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A record breaking year in Indianapolis for homicides, one mother of a victim speaks out

Posted: 10:39 PM, Jan 01, 2019
Updated: 2019-01-02 14:09:33Z
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INDIANAPOLIS — As we look ahead to the new year, families all across the city will be watching to see what leaders will do to make Indianapolis communities safer.

2018 was the deadliest year on record for Indianapolis.

There were 159 criminal homicides — that's two more than last year.

"Just not hearing her voice not seeing her. It bothers me a lot," says the mother who's daughter was among the 159 victims this year.

It's been almost six months since Pamela Wooden's daughter, Monica Pirtle, was killed.

This was the first holiday season the family spent without her.

"It's been rough. Christmas was really hard for us," Wooden said. "I started having anxiety thinking about it and thinking about the way she was killed."

Pirtle was shot after coming home from a movie in July, on the northeast side. She was in a car outside of her home on Crab tree Court, with her child's father, when someone fired shots — hitting both of them.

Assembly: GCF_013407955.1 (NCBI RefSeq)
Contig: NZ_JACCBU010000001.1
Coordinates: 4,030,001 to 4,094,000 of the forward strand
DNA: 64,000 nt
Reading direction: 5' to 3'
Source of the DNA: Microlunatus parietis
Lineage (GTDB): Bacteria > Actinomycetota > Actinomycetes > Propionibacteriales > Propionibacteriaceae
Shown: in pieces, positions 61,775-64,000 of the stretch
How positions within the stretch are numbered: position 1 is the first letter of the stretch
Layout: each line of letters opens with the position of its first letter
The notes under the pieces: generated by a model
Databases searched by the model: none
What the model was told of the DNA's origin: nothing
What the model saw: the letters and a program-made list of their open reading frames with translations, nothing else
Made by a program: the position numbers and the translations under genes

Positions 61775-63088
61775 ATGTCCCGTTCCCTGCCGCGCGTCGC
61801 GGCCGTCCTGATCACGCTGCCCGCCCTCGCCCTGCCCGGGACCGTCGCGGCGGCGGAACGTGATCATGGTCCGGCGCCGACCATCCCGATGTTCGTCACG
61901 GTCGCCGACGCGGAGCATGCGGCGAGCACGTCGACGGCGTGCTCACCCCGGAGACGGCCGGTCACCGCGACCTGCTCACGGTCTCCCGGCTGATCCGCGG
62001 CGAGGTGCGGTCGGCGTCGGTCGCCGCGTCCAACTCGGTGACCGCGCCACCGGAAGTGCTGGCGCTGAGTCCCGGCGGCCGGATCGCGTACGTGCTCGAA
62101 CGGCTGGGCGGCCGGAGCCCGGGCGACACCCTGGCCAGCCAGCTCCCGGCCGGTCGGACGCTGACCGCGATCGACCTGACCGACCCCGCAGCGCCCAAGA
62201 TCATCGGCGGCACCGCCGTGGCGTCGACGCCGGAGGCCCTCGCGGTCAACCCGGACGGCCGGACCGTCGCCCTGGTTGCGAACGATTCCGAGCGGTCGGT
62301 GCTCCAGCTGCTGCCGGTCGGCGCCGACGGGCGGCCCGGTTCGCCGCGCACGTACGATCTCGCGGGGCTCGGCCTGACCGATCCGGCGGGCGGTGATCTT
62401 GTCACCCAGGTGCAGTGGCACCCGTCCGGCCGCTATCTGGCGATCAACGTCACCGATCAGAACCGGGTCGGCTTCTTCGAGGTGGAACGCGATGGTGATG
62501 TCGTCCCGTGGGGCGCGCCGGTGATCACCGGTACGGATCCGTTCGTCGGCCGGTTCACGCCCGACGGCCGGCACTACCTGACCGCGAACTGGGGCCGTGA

He survived, but months later, no one has been arrested.

"I just pray every day that things will change. That this killing will stop," said Wooden. "And people would stop being afraid to come forward and help me and other families get justice for they loved ones."

As the city of Indianapolis continues to see the number of criminal homicides rise, year after year, families like Wooden's want to see something change.

Wooden is hopeful that a one million dollar crime grant awarded to the City of Indianapolis to fight gun violence will help.

Indianapolis Metropolitan police Department plans to hire three crime analysts to help identify leads before crime happens.

IMPD says murders committed in 2018 were mostly by people involved in risk behavior. A department spokesperson say overall crime is down in Indianapolis.

But as city leaders try to reduce the number of homicides, Wooden is waiting everyday to get justice in her daughter's case.

"All I have to say is, if anyone has any information please call the detective. And help us get justice for her life," she said.

IMPD says another focus of the crime analysts will be on social media. They will watch what they are sharing and talkinf about online.